The Taiga

The Taiga


Cold crown of the world. Boreas exhales

the breath that’s preserved him all these years,

kept the wolverine alive, and the spruce-blue stars

keen as crystals of virgin ice

clipping the pines on their northern slopes.

Most coverage here is evergreen.

It grows in the short day painfully slow,

putting down rings, and whatever waxed needles

do pitter to the ground

lie there still as pickup sticks in the reckoning 

between two goes, as if the soft lynx 

left these miles on long exposure. Bison graze,

moss-obsessed. Fresh snow settling confuses them

with abandoned dens and boulders.

A she-bear, snug in the bed of her own fur,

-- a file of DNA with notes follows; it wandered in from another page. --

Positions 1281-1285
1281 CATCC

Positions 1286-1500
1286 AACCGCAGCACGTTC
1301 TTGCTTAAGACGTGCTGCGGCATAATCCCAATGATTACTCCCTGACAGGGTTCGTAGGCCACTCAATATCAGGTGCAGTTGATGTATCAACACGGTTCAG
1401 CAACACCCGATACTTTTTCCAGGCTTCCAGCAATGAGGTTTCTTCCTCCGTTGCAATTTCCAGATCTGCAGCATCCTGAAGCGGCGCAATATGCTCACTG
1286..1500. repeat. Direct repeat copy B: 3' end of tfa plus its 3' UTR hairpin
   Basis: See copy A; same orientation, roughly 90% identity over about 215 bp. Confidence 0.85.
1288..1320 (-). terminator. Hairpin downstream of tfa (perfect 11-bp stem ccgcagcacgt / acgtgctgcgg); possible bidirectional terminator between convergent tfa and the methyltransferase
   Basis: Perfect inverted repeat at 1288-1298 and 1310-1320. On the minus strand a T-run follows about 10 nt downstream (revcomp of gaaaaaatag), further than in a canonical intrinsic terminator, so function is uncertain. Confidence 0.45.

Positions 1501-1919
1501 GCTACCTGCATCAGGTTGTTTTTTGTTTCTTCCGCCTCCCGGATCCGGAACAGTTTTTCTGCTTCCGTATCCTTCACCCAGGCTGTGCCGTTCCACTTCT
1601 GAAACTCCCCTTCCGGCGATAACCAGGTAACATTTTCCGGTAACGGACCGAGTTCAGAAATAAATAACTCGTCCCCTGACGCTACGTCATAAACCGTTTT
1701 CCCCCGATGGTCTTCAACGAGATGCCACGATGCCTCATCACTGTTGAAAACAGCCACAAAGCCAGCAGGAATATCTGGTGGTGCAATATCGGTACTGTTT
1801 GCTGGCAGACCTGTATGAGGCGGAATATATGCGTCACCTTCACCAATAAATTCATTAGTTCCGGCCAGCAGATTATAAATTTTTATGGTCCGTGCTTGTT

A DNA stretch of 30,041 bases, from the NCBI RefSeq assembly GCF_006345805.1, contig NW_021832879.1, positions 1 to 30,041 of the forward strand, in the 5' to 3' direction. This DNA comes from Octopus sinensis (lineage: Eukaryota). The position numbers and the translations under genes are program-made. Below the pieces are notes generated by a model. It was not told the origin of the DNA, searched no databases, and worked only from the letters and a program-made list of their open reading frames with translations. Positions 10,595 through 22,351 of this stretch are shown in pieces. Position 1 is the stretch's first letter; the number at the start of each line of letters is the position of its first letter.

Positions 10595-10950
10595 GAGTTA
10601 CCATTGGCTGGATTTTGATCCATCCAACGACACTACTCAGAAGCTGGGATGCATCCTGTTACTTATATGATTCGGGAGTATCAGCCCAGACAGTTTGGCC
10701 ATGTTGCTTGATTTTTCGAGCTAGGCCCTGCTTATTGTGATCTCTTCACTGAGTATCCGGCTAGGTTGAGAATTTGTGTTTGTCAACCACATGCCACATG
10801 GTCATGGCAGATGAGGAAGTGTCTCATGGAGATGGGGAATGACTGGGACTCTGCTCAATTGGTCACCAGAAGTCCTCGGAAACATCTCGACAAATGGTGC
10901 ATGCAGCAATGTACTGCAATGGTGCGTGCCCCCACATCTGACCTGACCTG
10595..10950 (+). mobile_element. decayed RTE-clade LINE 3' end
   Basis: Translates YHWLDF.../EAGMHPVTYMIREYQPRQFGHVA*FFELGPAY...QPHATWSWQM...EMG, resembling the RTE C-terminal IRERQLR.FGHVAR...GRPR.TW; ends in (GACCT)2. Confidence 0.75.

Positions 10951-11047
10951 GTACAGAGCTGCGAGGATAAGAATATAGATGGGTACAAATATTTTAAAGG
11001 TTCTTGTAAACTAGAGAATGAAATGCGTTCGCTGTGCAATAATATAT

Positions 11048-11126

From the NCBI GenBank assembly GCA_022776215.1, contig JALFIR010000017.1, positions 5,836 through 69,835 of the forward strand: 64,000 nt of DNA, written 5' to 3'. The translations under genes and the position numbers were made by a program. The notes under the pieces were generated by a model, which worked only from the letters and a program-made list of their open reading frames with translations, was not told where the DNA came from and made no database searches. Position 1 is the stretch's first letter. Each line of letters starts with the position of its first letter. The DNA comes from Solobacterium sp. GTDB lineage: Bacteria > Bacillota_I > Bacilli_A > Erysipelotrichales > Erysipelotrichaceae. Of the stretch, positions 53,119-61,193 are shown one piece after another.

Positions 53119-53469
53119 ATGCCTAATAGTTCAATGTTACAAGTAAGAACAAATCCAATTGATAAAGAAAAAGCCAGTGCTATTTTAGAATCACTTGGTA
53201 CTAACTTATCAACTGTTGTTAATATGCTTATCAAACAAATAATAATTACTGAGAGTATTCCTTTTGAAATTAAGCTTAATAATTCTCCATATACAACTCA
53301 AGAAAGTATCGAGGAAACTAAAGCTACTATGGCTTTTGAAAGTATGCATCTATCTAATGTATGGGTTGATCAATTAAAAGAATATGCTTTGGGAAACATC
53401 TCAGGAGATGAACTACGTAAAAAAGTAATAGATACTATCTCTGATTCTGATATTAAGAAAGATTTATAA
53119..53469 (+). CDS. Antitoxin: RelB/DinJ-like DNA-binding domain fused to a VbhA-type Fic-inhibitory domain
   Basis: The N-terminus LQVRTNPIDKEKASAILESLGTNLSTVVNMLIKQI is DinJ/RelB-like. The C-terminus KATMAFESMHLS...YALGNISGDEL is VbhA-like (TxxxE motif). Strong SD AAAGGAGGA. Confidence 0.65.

lies under stone, four pink cubs

assuming their forms faster in her womb 

than the carcasses that nourished them can decompose.

She dreams at double speed

of balsam wood, hot piss and foreign males,

the planet turning imperceptibly

underneath her shoulder. Honey congeals

in hives suspended from conifer boughs. The yellow

eyes of a Tengmalm’s owl

click in the dark like camera shutters.

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